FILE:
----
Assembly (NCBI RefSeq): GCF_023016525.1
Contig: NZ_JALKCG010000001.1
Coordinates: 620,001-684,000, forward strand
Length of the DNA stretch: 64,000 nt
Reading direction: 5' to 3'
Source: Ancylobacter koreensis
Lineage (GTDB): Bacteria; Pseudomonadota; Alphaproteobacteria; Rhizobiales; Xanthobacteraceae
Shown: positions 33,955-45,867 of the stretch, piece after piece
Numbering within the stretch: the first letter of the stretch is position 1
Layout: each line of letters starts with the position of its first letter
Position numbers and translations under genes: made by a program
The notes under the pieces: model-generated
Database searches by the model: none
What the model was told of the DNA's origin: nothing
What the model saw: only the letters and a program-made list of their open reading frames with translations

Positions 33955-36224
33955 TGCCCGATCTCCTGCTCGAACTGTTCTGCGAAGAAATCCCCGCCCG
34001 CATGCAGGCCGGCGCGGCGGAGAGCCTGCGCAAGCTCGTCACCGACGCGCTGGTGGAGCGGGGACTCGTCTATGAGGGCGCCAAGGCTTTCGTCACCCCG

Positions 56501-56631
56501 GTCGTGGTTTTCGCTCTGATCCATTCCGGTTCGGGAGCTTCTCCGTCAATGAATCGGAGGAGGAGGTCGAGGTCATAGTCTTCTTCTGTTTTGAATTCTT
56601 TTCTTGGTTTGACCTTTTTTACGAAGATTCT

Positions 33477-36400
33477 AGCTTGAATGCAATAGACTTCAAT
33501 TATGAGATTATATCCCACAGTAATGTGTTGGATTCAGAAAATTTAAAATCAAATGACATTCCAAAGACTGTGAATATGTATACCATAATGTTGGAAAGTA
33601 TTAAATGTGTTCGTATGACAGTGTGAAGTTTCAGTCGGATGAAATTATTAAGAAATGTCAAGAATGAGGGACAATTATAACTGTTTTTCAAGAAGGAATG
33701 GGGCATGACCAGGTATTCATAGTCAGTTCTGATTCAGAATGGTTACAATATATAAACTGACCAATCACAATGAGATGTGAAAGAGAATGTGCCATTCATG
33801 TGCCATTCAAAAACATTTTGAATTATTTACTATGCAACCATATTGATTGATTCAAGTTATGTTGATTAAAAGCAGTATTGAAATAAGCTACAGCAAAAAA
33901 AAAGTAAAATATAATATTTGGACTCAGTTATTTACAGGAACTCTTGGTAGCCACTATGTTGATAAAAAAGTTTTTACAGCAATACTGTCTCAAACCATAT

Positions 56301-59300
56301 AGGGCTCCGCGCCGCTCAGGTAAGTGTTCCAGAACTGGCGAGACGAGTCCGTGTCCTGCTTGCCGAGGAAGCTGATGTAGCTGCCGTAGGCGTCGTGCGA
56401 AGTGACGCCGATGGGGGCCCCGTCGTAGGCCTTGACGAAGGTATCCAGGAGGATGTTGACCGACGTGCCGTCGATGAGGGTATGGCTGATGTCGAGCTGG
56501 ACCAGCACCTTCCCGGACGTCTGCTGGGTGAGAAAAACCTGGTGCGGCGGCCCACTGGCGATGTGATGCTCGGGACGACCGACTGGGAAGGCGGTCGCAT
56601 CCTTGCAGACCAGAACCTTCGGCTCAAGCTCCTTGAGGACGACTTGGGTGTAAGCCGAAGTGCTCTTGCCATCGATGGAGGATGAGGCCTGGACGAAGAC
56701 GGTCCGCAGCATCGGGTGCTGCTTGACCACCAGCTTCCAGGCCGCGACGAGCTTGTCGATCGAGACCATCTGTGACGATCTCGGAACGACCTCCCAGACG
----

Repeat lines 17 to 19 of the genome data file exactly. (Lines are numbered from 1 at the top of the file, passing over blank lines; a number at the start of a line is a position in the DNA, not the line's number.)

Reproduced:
33955 TGCCCGATCTCCTGCTCGAACTGTTCTGCGAAGAAATCCCCGCCCG
34001 CATGCAGGCCGGCGCGGCGGAGAGCCTGCGCAAGCTCGTCACCGACGCGCTGGTGGAGCGGGGACTCGTCTATGAGGGCGCCAAGGCTTTCGTCACCCCG

Positions 56501-56631